In endometriosis, the tissue similar to that found in the inner lining of the uterus — the endometrium — grows outside the uterus, forming lesions. These lesions are usually found under the uterus, in the ovaries, and in the fallopian tubes. In about 40 percent of endometriosis patients, the endometrium-like tissue forms lesions in organs outside the pelvic regions, such as the pancreas. However, pancreatic endometriosis is extremely rare. According to a recent review of published studies, only 13 cases have been reported since 1984.
About the pancreas
The pancreas is an organ that sits deep in the abdominal cavity, between the stomach and the spine. It produces digestive enzymes responsible for breaking down food. Specifically, the pancreas produces insulin and glucagon that are released into the bloodstream to maintain blood sugar levels.
Symptoms of pancreatic endometriosis
The common symptoms of pancreatic endometriosis include:
- Unexplained weight loss
- Pain below the ribs (epigastric pain)
- Pain on the left side of the body in the area between the stomach and chest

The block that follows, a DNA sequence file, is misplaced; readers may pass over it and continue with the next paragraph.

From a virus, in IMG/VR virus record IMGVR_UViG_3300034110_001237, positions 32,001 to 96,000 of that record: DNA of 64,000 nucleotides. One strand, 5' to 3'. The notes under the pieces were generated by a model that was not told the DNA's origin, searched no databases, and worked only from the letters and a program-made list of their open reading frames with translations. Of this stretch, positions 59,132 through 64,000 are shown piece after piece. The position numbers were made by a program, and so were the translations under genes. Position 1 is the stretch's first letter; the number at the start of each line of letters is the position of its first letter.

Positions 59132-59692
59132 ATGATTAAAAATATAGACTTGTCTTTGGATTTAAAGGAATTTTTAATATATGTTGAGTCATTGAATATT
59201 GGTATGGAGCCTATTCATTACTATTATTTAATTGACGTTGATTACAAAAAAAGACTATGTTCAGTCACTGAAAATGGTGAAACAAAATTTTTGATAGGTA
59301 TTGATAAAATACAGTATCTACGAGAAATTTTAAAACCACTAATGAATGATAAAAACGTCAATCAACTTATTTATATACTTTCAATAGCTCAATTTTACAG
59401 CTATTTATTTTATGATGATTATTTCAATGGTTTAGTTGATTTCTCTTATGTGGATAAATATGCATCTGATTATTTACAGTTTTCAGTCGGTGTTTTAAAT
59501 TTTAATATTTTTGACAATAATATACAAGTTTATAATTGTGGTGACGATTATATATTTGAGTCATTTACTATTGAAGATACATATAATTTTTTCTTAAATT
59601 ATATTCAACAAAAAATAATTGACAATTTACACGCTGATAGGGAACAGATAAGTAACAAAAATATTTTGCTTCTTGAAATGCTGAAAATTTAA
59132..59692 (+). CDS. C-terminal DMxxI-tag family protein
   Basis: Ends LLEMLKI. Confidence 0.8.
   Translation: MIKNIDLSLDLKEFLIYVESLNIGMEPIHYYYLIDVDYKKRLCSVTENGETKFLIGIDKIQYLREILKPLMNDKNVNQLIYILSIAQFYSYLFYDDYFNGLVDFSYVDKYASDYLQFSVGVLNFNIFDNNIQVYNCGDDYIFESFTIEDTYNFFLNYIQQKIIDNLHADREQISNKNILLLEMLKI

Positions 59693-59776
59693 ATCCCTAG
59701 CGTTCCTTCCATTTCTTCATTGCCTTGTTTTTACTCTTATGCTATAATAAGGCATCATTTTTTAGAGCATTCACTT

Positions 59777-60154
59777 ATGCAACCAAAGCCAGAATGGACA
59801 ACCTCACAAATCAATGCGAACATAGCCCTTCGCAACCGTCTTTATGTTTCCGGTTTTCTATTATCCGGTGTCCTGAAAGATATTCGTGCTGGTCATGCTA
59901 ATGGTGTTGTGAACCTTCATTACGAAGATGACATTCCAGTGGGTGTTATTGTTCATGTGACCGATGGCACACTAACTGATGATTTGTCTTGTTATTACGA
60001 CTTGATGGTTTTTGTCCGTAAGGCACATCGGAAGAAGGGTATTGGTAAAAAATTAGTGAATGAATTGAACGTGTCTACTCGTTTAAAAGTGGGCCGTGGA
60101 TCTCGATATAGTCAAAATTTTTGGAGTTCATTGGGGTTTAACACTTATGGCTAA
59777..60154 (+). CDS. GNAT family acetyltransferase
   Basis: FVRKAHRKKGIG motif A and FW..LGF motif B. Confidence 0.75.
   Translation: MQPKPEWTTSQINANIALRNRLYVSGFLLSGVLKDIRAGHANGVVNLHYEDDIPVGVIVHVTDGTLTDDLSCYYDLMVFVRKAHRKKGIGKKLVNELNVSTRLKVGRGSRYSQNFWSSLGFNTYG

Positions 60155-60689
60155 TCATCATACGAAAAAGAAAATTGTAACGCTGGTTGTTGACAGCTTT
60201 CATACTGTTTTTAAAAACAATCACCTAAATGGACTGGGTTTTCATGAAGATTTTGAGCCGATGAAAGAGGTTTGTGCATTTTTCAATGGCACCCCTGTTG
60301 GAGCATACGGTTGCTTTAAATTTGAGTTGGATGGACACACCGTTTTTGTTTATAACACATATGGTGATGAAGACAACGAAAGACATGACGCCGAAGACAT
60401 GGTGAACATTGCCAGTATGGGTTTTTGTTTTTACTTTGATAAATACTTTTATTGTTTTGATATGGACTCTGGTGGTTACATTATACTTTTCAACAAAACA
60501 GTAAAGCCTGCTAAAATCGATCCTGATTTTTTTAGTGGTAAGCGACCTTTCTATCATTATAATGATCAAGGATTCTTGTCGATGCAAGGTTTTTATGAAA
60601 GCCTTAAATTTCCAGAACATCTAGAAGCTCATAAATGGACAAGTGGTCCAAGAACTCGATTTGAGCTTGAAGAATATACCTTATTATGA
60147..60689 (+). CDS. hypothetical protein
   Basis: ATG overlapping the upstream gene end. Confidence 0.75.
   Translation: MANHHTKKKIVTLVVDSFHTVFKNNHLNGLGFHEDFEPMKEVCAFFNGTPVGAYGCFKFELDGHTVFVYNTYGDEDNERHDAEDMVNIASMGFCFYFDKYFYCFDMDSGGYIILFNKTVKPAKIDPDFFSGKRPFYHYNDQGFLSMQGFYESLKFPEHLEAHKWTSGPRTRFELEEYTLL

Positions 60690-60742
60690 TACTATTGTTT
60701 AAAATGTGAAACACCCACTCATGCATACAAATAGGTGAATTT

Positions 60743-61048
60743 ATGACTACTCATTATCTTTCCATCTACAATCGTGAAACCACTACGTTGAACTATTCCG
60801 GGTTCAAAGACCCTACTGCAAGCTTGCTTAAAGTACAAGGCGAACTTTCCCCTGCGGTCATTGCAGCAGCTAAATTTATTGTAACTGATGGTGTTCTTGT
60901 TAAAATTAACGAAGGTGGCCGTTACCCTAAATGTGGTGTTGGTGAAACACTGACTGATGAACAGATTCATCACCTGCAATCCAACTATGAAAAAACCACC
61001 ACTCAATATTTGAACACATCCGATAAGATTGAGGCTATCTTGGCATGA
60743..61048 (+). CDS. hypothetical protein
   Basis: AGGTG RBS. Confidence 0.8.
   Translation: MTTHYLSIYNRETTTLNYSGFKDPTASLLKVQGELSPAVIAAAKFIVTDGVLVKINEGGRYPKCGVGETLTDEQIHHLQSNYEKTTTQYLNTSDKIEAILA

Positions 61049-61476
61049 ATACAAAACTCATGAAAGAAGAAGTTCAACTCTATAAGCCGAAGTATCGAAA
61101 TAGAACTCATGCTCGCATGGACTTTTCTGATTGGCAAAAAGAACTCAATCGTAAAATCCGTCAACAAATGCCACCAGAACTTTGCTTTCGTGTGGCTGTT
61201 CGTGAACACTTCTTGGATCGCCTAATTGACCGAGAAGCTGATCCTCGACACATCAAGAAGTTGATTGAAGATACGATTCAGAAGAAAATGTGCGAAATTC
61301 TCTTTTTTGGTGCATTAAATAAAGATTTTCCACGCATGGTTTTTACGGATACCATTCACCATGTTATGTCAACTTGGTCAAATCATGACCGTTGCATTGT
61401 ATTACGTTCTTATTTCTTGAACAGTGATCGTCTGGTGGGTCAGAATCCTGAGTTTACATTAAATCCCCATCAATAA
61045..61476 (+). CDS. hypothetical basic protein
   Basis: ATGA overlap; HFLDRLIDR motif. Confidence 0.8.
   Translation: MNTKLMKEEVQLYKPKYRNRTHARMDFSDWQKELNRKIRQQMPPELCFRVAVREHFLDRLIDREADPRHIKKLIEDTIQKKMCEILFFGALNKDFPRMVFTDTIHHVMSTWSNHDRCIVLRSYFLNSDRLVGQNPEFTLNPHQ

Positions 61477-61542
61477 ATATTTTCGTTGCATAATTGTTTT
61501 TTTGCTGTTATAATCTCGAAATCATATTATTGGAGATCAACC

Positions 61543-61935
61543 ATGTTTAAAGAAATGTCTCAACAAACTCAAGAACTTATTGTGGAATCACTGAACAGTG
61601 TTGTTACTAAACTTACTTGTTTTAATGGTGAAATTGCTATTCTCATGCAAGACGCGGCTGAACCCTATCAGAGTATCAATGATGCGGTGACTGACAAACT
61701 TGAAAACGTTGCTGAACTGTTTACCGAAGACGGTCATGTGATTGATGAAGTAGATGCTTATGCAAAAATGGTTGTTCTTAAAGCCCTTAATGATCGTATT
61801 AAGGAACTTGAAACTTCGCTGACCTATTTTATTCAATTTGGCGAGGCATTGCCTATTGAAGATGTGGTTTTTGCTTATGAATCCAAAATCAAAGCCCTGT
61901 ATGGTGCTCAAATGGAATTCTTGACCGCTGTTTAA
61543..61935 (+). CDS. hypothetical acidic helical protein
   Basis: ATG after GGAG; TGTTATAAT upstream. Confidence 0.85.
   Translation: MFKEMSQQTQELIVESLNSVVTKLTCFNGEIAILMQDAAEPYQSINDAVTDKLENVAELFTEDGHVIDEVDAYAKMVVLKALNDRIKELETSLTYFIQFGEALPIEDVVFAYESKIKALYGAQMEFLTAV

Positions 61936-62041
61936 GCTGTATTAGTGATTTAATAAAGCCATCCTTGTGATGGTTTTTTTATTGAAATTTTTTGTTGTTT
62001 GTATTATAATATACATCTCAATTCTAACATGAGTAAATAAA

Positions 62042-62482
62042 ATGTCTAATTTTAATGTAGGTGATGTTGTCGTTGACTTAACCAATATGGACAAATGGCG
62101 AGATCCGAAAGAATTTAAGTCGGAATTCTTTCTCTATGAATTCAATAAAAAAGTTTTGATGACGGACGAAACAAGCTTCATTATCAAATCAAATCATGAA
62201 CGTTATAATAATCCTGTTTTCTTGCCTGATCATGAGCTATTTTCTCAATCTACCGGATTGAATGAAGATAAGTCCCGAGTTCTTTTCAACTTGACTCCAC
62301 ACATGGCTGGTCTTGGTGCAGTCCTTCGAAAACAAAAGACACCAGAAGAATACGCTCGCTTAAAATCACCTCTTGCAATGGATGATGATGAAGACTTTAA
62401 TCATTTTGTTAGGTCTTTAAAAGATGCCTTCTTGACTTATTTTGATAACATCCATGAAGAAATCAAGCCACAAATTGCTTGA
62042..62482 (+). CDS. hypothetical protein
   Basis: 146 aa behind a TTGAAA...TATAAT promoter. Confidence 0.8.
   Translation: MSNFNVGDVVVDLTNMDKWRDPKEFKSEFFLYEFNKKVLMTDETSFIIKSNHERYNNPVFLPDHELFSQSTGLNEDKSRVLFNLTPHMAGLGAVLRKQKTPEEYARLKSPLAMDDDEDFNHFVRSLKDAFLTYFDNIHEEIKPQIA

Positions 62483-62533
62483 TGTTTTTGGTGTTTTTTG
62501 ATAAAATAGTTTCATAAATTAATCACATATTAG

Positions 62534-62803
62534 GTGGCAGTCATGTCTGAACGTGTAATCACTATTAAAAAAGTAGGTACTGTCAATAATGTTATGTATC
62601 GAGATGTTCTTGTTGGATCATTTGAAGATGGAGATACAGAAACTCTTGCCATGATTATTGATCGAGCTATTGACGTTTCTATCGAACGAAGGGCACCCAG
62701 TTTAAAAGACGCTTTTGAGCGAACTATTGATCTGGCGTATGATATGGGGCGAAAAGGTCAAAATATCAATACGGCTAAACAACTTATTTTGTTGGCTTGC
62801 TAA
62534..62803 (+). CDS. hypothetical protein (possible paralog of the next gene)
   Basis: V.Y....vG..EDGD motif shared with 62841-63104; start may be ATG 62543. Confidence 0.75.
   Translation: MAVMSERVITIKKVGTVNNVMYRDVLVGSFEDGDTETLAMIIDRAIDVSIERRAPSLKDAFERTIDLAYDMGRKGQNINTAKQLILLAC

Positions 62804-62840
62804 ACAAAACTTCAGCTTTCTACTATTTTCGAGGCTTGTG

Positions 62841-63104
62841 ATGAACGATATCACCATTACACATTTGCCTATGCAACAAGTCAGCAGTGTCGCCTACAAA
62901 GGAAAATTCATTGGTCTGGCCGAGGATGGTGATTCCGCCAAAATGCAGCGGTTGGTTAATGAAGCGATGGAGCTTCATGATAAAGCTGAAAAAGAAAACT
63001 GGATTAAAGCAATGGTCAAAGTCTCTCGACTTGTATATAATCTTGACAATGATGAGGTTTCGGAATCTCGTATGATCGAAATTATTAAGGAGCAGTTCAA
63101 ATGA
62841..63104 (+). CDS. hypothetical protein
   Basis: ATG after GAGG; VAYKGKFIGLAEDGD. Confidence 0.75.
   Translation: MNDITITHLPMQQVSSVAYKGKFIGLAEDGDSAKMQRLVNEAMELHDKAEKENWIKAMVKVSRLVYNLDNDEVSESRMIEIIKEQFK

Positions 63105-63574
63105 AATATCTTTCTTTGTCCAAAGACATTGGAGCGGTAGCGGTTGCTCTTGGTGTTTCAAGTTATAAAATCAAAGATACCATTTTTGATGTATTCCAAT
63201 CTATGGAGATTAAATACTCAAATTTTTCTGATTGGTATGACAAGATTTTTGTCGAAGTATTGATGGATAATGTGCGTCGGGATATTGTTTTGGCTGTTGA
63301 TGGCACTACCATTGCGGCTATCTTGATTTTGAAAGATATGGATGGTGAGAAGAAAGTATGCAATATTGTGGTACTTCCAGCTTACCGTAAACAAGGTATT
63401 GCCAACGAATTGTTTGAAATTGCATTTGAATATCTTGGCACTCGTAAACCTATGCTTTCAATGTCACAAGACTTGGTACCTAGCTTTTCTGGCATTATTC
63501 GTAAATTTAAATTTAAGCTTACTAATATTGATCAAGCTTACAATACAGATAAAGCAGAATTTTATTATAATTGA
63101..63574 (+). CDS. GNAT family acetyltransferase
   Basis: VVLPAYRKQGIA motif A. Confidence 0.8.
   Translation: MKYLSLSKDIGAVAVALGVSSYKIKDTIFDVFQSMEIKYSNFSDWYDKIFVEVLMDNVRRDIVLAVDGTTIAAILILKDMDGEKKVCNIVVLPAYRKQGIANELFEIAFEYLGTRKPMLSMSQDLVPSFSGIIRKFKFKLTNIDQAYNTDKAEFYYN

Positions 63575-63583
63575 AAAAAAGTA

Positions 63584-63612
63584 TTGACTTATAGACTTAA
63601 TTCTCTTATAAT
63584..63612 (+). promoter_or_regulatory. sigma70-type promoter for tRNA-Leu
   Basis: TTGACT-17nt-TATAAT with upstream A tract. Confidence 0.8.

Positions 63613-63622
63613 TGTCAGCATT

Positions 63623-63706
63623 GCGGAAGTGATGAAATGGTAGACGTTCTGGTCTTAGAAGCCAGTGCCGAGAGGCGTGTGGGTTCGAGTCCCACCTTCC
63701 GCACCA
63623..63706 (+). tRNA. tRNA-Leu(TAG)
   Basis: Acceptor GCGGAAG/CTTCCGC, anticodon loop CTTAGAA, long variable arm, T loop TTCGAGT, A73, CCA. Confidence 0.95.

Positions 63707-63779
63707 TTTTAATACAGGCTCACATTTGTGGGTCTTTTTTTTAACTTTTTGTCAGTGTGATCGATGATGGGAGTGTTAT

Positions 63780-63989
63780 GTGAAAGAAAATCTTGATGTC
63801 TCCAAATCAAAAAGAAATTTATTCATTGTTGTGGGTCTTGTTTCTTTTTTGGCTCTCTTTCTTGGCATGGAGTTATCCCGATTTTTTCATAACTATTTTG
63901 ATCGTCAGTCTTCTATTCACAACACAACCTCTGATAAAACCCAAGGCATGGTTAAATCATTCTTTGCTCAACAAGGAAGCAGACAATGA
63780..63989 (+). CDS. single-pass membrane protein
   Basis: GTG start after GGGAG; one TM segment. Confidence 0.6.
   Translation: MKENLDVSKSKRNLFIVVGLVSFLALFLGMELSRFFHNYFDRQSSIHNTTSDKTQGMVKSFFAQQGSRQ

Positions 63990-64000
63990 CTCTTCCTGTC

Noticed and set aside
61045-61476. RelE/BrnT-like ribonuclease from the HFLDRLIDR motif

- Nausea and vomiting
- Mass in the left upper abdomen
- Inflammation of the pancreas (pancreatitis)
Diagnosis of pancreatic endometriosis
Imaging studies such as computerized tomography and magnetic resonance imaging can be beneficial in the diagnosis of pancreatic endometriosis. However, they may not be sensitive enough to differentiate between endometriosis and cancer.
Microscopic analysis of a piece of pancreatic tissue (biopsy) can help determine the nature of the lesions.
The imaging results of pancreatic endometriosis may often be unclear because of the similarity between the endometrial cyst and pancreatic cancer such as mucinous cystic pancreatic neoplasms. If biopsy also does not provide a clear answer, it is difficult to rule out whether the nodules or lesions are benign or cancerous. Therefore, surgical intervention to remove the pancreatic tissue and the surrounding structures is recommended.
Last updated: Aug. 5, 2019
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